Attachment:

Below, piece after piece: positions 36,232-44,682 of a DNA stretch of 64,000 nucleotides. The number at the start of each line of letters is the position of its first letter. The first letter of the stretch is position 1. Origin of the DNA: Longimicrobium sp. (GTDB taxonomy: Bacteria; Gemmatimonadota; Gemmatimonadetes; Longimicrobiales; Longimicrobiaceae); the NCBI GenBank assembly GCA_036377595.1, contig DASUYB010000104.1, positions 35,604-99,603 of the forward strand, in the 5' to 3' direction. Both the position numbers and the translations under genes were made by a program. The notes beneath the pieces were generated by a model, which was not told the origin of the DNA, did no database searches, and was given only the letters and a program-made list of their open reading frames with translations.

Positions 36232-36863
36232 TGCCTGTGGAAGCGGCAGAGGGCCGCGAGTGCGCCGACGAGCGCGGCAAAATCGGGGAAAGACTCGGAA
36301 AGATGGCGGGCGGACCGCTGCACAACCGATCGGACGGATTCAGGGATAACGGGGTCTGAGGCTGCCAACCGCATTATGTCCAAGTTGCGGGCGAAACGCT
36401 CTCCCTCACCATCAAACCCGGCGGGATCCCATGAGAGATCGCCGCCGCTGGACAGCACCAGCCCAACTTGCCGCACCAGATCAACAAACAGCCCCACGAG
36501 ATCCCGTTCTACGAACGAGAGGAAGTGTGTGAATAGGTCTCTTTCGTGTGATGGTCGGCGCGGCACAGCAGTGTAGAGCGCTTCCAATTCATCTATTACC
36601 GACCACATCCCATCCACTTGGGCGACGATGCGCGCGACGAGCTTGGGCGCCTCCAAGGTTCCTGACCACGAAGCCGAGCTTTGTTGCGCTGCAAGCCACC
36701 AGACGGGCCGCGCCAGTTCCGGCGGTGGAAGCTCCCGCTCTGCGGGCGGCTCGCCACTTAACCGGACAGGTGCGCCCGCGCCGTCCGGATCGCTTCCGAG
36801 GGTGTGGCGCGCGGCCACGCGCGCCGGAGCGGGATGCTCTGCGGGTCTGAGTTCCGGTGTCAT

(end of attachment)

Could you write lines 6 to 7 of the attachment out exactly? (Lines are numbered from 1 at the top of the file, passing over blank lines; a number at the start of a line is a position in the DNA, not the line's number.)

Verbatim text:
36501 ATCCCGTTCTACGAACGAGAGGAAGTGTGTGAATAGGTCTCTTTCGTGTGATGGTCGGCGCGGCACAGCAGTGTAGAGCGCTTCCAATTCATCTATTACC
36601 GACCACATCCCATCCACTTGGGCGACGATGCGCGCGACGAGCTTGGGCGCCTCCAAGGTTCCTGACCACGAAGCCGAGCTTTGTTGCGCTGCAAGCCACC